The challenge continues to be how to effectively evaluate the impact of an individual teacher on student achievement and how to isolate their impact away from all other factors that impact student learning.  We all agree great teachers have significant impact on student learning, but being able to quantify that impact in a fair and reliable way is very difficult and complex work.

Sunday, November 25, 2012

Twitter's Influence On Me

Public schooling as a career is still pretty isolationist, in the sense that teachers can still close their doors and do their own thing with only students and an occasional parent to interrupt the flow of teaching. As long as you make it appear kids are learning and don't do anything that will get you in the 24 hour news feed, its all good. School administrators can filter those who get to see them or get to talk to them or get to influence them and largely keep control over their schools with only the occasional interference from a central office lackey or parent or intrusive state official every once in while.  As long as you appear to keep good discipline numbers and make it appear teachers are teaching, its all good.  The status quo is acceptable because its what "people" have come to expect.

Of course, the vast majority of educators are working hard to make sure the children entrusted to them by an unwritten social contract get world class educational experiences. But, so many are doing it in isolation because it is not seen as an effective use of public dollars for teachers and administrators to learn about their craft and get better at it through professional learning, professional conferences, or professional dialogue while on the clock.  The common perception is that if you aren't in front of students, you aren't doing the job of a teacher.  If you aren't with students or observing your teachers, you aren't doing the job of a principal.

Most parent surveys or polls of the general populace indicate that public schools are all bad, that is except for the ones MY kid attends.  Its not a new thought that because nearly everyone in America has experienced formal schooling on some level and the vast majority have experienced public school, nearly everyone has an opinion and feels entitled to declare what schooling should or shouldn't be. It makes it difficult to engage in meaningful, knowledgeable, evidence based discussions about what's best practice in teaching and learning.  Folks who wouldn't dare offer an opinion on how to write a legal brief or suggest how to lay out a business plan for a loan don't think twice about expressing how to "fix" public education.  This is an oft-lamented point on the edublogs and teacher sites across cyberspace.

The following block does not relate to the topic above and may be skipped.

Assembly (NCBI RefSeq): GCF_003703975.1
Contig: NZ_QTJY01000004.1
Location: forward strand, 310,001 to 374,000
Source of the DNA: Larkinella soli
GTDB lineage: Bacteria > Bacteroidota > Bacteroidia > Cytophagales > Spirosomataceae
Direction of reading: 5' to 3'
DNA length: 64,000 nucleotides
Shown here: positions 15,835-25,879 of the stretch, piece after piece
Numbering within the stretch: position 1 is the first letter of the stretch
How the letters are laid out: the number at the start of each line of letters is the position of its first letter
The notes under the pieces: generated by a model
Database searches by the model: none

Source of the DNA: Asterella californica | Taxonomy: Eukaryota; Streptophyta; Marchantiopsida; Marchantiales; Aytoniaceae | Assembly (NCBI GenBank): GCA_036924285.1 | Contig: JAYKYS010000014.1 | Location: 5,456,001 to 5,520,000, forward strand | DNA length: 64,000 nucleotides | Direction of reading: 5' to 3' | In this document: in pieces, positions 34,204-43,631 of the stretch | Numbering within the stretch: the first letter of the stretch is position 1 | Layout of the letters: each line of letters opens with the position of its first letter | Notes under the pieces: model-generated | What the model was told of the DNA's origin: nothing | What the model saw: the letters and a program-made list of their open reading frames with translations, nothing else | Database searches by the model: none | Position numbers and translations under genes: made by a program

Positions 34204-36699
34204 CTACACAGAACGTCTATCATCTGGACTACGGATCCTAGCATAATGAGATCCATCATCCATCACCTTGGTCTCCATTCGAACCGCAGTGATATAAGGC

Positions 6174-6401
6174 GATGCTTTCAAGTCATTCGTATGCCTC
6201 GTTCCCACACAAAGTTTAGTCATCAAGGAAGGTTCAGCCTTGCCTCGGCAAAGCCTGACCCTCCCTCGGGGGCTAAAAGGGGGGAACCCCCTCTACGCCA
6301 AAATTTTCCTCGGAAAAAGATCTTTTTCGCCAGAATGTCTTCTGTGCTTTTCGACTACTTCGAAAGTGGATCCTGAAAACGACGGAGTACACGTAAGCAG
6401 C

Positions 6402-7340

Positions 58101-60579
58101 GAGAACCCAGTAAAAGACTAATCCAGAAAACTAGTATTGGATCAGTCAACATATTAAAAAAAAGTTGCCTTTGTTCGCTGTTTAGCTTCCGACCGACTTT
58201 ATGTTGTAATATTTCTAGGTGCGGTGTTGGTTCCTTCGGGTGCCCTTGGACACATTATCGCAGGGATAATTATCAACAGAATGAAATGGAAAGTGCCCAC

In light of these three points, its easy to understand why highly educated professional educators keep to themselves and keep doing the best that they know how for the kids entrusted to them. But, social media is changing the landscape for educators both from a professional standpoint and from and instructional standpoint.  Twitter has become an extended personal learning network for many professional educators.  The micro-blogging space has created the opportunity for educators to engage in any number of chats at specific times each week where they get together with complete strangers to discuss something completely essential to their being as people and professionals.    Its created for me an opportunity to engage in discussions with other educators about topics that are meaningful in my day to day work, but also on a deeper philosophical basis.  From exploring the power of social media, to the best ways to use formative assessment, to how to be an effective principal the conversations are as diverse as those engaging in them.  Its is powerful to hear that the work we do in Georgia in our district can be both informed by and informative to the work being done in New Jersey, Wisconsin, Kansas, Texas, Rhode Island, and California.    Not only that, but a good many of the chats are done at convenient times when kids are in bed, families are settled in and the few minutes of solace that educators can grab to think about their work can be shared with others from the convenience of a smartphone, mobile device, or computer.  My PLN has inspired me to keep digging in and working for the right things for kids and for learning. It has helped to invigorate me when I needed it, and center me when I needed it.  Its like being in graduate school all over again.  Not the parts of graduate school where I was in class or writing papers, but the parts of grad school where I was engaged in profound conversation with intelligent people that cared deeply about the art and science of education and leadership.   If you haven't discovered Twitter and created your own PLN, you are missing out.